U.S. border businesses optimistic as some restrictions ease
Canadians travelling to U.S. for less than 72 hours no longer need COVID-19 test
The pandemic meant quite a few changes for Ryden's Border Store, a popular shop and parcel delivery warehouse located in northern Minnesota — just across the Canada-U.S. border crossing at Pigeon River.
Normally, the store in Cook County, Minn., was busy with travellers stopping for gas, snacks, or picking up parcels — since Ryden's accepts deliveries for Canadians looking to save on international shipping costs. The border crossing is about 60 kilometres south of Thunder Bay, Ont.
But it's been a long time since Lori Boomer has seen any of those scenes at her store as the pandemic, and border restrictions between Canada and the United States, dragged on for the past two years.
"We had a few tourists coming. The duty free shop closed, the gas station closed," she said. "It's kind of been a ghost town."
But through it all, the parcels never stopped coming.
"We received deliveries every day," Boomer said. "We've got them in every garage, every old apartment, every old motel room."
She thinks it's going to be "very busy" when Canadians, who no longer require a COVID-19 test if travelling to the U.S. for less than 72 hours, return.
Things at the Pigeon River crossing were slow Tuesday morning, the first day the new rules came into effect. A few cars were crossing into the U.S., but there was no rush, no lineup of vehicles.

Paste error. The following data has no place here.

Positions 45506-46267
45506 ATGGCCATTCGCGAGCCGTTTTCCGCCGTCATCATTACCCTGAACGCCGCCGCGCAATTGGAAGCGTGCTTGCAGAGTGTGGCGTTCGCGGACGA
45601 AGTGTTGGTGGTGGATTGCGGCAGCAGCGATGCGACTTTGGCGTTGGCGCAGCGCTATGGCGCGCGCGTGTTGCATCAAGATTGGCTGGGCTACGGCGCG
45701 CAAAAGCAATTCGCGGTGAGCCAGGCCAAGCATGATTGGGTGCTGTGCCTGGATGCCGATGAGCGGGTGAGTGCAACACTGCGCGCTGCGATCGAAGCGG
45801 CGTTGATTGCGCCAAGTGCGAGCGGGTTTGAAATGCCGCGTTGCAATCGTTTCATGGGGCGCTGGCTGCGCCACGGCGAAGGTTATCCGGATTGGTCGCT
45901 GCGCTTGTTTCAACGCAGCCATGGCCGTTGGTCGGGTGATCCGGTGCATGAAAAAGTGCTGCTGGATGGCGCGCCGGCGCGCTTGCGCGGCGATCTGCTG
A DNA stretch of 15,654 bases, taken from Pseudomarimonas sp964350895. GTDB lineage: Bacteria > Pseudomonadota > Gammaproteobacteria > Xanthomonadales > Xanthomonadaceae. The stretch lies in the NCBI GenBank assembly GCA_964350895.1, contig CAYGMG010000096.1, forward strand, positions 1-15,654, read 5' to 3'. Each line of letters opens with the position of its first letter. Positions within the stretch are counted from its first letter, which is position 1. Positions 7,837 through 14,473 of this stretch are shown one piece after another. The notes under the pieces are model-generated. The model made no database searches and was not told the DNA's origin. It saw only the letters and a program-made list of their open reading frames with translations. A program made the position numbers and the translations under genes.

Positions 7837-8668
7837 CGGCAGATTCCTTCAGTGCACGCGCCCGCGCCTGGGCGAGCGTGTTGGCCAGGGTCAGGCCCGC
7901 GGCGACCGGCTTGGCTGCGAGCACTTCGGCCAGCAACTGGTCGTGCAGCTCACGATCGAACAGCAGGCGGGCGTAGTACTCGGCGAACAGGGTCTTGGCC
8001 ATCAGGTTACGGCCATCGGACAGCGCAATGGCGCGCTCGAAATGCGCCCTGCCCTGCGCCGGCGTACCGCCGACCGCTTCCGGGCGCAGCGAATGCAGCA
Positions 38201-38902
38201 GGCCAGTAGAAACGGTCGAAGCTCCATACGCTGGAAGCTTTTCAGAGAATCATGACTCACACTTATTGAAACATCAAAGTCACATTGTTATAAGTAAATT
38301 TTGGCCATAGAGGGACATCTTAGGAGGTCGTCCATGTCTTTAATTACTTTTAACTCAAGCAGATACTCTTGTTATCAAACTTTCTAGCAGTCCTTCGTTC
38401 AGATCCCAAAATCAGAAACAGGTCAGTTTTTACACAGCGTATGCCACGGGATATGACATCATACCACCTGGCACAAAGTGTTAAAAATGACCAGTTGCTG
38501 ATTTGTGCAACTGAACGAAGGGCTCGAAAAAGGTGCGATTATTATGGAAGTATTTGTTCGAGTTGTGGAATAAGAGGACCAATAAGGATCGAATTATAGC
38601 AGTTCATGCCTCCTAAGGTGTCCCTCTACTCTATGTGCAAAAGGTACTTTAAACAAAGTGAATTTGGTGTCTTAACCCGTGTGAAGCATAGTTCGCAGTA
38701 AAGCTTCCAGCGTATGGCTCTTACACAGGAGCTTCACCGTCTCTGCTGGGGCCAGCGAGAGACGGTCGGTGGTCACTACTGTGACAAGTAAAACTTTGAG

Brian Sherburne, an administrator at Grand Portage Lodge and Casino, located down the highway from Ryden's, wasn't too concerned with the lack of traffic.
"It's not going to be a floodgate of people coming down," he said. "I think we have to be real, and realize that there's still a lot of nervousness in this world about various variants in light of the newest one that's just been announced."
That variant, omicron, prompted Canada last week to restrict travel from several countries around the world.
"I think people will ... make calculated decisions on when to travel and how to travel, and where to travel to."
The casino had a good summer, Sherburne said, with visitors from elsewhere in the U.S.
Minnesota remains a hotspot for COVID-19 cases and Thunder Bay's top health official, Dr. Janet DeMille, has warned people to take precautions if they cross into the U.S.
Sherburne says it will take "a huge confidence change" before people in Canada and the U.S. feel "confident that they can get out and travel safely and get into groups.
"A lot of the talking heads are saying don't congregate in crowded areas, and a lot of people are afraid of that."
"It'll be a sigh of relief when we can see faces ... we haven't seen," he said. "We had a guest that arrived yesterday that we haven't seen in a year and a half, and it was so nice to be able to welcome them and say 'Hi' again."
"That's a good feeling."